Matthew M. Rodriguez, a special communications signals collection operator with 3rd Radio Bn. Marines also practiced landing the CRRCs on the beach. “While landing on the beach, the coxswain must know what the signal plan is and coordinate that with the Marines on the beach because those are the Marines signaling the CRRCs to shore,” said Gunnery Sgt. Joshua P. Turner, the lead amphibious raid instructor with SOTG. “This is important so that the CRRCs hit center on the beach.” The beac h w i l l u sua l ly be marked with either chemical luminescent sticks or infrared flashers, according to Turner. “When assaulting the shore, a boat company uses 18 CRRCs and sends six CRRCs per wave,” said Turner. In addition to practicing their beach approaches, students also practiced pulling alongside moving boats, known as alongside drills. “Alongside drills are when the CRRCs ride alongside another boat and turn into the boat and ride the throttle,” said Rodriguez. “This action sticks the CRRC to the boat, so that Marines can on or off-load for a quick exchange.” The Ma rines would use the alongside approach in an operation if they needed to be quickly picked up or dropped off when conducting a raid, according to Hall. Students would also use the skills learned during dives, reconnaissance missions and as a safety boat driver, according to Hall.
“The Marines became proficient coxswains by practicing continually,” said Hall. “Repetition is the key to anything. With so many moving parts, it is important to know what do to in every situation.” Wit h t he completion of t he course, students can now perform missions where a CRRC is needed.
“There are times my unit performs training exercises where we need to get a coxswain from other units to do the training,” said Rodriguez. “I can now take this skill back to my unit and conduct those operations and train other Marines in the basics of being a coxswain.”
Ma allo Rad
Marines launch a combat rubber raiding craft into the ocean during a coxswain course course, the Marines familiarized themselves with every part of the CRRCs and their op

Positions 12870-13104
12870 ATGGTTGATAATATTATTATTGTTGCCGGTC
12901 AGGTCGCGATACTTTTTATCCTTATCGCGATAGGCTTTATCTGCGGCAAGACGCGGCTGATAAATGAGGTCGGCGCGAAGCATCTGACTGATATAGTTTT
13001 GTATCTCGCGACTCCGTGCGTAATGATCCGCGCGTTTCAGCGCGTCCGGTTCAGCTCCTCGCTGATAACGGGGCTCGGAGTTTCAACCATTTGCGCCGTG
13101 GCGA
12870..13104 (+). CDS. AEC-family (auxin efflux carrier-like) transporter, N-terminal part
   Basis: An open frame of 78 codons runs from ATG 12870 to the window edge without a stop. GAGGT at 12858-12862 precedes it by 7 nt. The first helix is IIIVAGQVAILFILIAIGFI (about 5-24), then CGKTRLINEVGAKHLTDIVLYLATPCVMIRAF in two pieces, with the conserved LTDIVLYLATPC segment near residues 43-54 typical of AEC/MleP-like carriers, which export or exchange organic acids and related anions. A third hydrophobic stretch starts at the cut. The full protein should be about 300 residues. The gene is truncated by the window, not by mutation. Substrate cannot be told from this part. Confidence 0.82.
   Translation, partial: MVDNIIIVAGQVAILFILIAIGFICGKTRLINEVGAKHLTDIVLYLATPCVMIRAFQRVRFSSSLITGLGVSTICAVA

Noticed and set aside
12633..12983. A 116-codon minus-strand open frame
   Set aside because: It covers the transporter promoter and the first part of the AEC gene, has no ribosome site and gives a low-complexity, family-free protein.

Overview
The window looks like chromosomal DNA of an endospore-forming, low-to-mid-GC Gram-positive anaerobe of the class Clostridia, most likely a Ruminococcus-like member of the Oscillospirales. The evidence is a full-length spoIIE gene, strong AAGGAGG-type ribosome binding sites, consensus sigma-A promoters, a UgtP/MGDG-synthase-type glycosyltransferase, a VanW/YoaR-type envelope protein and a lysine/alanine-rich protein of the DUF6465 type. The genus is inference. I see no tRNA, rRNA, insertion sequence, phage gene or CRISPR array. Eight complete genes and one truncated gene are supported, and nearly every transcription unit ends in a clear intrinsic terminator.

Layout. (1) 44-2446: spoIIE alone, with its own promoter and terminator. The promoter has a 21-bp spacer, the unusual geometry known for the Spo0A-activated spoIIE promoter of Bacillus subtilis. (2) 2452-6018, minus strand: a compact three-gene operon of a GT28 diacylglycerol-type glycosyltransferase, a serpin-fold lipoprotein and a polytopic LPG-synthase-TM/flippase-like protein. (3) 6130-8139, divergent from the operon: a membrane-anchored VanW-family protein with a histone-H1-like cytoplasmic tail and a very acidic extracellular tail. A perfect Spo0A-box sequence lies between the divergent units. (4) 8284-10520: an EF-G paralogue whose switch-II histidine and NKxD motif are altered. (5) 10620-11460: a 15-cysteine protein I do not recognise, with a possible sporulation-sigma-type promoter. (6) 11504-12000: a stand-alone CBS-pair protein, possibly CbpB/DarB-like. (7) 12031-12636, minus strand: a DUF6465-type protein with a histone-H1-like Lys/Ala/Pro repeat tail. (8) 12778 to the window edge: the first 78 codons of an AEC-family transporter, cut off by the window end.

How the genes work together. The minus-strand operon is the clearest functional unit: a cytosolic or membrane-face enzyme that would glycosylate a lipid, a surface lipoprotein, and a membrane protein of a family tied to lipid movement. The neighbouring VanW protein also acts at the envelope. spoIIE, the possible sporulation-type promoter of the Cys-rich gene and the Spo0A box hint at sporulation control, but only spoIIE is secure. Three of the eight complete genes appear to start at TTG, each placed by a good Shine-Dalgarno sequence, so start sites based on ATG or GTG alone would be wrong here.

NEWS | june 1, 2012
arines load a combat rubber raiding craft during a coxswain course at White Beach Naval Facility May 23. The Marines were taught to crank the throttle of the CRRC to ow the boat to stick to the safety boat. The Marines participating are with 3rd Reconnaissance Battalion, 3rd Marine Division, III Marine Expeditionary Force, and 3rd dio Battalion and 3rd Intelligence Battalion, III MEF Headquarters Group, III MEF.
e at White Beach Naval Facility May 23. During the perations.
Marines approach a designated landing zone using combat rubber raiding craft during a coxswain course at White Beach Naval Facility May 23. The paddles mark the center of the beach landing zone.
okinawa marine | FEATURE | june 1, 2012
Marine overcomes odds, masters marksmanship Story and photo by Lance Cpl. Courtney G. White okinawa marine staff
his is my rifle. There are many like it, but this one is mine. My rifle is my best friend. It is my life. I must master it as I must master my life.” Lance Cpl. Danthanh T. Nguyen learned the hard way how challenging it can be to master the skills of marksmanship but proved triumphant when she shot expert this April on the range at Camp Schwab. Nguyen, a Houston, Texas native, originally joined the Marine Corps in July 2009 and was discharged from Marine Corps Recruit Depot, Parris Island, S.C., that October when she failed to pass rifle qualification. “As I left Parris Island, I recall someone mentioning the Marine Corps isn’t for everyone,” said Nguyen. “It felt unreal to believe that I had made it so far and yet had not accomplished my goal.” Trying to adapt to the civilian world and refocus on school seemed impossible, according to Nguyen. “Keeping in contact with the Marines who had graduated and hearing of their experiences made me feel like I was missing out,” said Nguyen. “I knew I wanted to be a Marine and would do anything I had to to make sure that happened.” Unlike a lot of applicants, Nguyen walked into the recruiting station at the age of 16, said Staff Sgt. Xavier R. Bynum, Nguyen’s recruiter
Lance Cpl. Danthanh T. Nguyen poses with her M16A4 rifle at the Camp Courtney armory May 3. “Nothing is ever too difficult,” said Nguyen. “As cliché as it sounds, you just have to push through challenges because they won’t last forever. You never want to have the feeling of ‘what if?’.” Nguyen is a wireman with Communications Company, 3rd Marine Division, III Marine Expeditionary Force.